Go wild! From the big five to the little five and everything in between, Namibia's communal conservancies are home to a mosaic of life that transforms this diverse and spectacular landscape.

Namibia's communal conservancies provide the space and protection that has ushered in amazing conservation results: Namibia is the only country in Africa with an expanding population of lions, an increasing elephant population, valuable disease-free buffalo, the world's largest population of cheetahs and the only free-roaming population of black rhinos left on the planet!

Namibia is a biodiversity hotspot, where numbers count. There are approximately 4,000 species of plants, over 400 grass species, 650 bird species and 80 large mammal species. In fact, approximately 75 percent of the mammal species that exist in Southern Africa live in Namibia. Reptiles are also plentiful with 240 species in total and 125 sun-loving, dune dwelling lizard species, making Namibia home to the richest lizard fauna in Africa.

Namibia is also a hot spot for endemism - species which are found nowhere else. Among its high concentrations of endemic species are 14 birds, 71 reptiles, 16 mammals, and over 600 plants. This widespread pattern of biodiversity and endemism stems from species being adapted to arid conditions and confined by physical barriers. Spectacular examples of species that have adapted superbly to the harsh dry environment include Hartmann's mountain zebra, the Dune Lark and Péringuey's desert adder.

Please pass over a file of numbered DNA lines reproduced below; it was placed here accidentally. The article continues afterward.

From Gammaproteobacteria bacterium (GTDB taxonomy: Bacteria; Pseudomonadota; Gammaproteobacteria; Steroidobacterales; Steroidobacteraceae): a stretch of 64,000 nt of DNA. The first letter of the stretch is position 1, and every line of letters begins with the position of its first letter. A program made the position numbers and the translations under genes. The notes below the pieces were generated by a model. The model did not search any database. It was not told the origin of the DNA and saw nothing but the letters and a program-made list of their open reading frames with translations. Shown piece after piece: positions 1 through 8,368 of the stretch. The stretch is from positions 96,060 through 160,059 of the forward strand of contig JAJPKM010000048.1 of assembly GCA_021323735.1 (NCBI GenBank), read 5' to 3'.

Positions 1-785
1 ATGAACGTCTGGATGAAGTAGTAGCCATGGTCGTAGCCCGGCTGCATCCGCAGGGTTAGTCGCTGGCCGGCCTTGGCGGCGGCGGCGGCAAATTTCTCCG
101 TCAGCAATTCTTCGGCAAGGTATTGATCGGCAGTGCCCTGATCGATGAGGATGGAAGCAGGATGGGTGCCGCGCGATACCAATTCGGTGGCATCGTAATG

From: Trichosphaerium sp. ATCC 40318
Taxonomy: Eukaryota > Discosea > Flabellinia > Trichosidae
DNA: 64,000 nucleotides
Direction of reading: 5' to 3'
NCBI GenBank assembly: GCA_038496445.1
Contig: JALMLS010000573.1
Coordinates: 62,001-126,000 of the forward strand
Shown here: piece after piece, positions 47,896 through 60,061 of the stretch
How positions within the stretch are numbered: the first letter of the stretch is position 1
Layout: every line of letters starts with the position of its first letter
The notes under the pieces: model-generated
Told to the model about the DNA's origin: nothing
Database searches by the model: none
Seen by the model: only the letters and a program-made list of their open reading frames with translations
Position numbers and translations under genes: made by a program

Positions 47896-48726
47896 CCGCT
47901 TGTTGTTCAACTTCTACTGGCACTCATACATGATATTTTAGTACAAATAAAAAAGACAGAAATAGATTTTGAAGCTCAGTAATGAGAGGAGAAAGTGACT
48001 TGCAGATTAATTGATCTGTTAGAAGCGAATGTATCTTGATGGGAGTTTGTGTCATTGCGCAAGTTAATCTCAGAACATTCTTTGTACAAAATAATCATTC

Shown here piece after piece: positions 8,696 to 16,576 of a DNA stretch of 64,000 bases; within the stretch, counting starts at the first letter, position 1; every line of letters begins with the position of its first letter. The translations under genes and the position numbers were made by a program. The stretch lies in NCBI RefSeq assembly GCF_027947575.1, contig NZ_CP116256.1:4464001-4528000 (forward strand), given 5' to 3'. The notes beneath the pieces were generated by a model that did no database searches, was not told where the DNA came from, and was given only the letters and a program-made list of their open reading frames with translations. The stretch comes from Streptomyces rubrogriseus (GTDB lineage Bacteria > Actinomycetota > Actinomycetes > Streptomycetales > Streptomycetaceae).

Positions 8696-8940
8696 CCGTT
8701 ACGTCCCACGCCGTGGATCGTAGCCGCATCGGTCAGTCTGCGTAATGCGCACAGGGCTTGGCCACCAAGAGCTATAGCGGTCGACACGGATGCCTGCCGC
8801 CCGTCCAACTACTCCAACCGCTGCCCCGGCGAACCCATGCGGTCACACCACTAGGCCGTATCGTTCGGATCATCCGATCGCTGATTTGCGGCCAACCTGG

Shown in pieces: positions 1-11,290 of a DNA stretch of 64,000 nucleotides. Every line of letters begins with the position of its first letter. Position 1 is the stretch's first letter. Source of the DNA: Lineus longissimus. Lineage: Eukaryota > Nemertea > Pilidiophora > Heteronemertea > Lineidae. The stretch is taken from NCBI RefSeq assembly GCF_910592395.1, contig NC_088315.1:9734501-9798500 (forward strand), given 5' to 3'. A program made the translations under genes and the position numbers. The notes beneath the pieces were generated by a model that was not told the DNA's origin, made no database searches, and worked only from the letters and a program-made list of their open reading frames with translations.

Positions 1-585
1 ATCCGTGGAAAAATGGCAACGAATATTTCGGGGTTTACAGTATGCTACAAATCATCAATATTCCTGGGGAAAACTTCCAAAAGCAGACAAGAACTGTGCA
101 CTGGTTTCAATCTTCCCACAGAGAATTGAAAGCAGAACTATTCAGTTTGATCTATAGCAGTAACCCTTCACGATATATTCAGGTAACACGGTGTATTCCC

Visit conservancies in the arid west and northwest, where you can experience the thrill of watching elephants move down dry riverbeds, passing homesteads where conservancy members have erected waterholes especially for elephants. These ephemeral rivers and surrounding plains are home to desert-adapted lions, giraffe, springbok, oryx and people who are committed to living with wildlife.

Along the flowing rivers of the northeast, the haunts of hippos and crocodile, there are breathtaking wildlife encounters and humbling lessons in conservation to be learned. Here communities are protecting wildlife corridors, maintaining vital migratory paths for wildlife to move from Botswana through Namibia and on to Zambia and Angola. These corridors are arteries of life, where a surprising array of wildlife – from elephants to eland, hyena to porcupine – move safely across land that has been set aside for their protection.

Many of Namibia's communal conservancies provide buffers for wildlife to move in and out of the country's fabled national parks, and several conservancies have concessions inside national parks. One wild example is a concession in Khaudum National Park. Off the beaten track, herds of eland, roan and sable antelope and elephants abound. In this concession, and in all of Namibia's communal conservancies, viewing spectacular wildlife and supporting local communities goes hand in hand.

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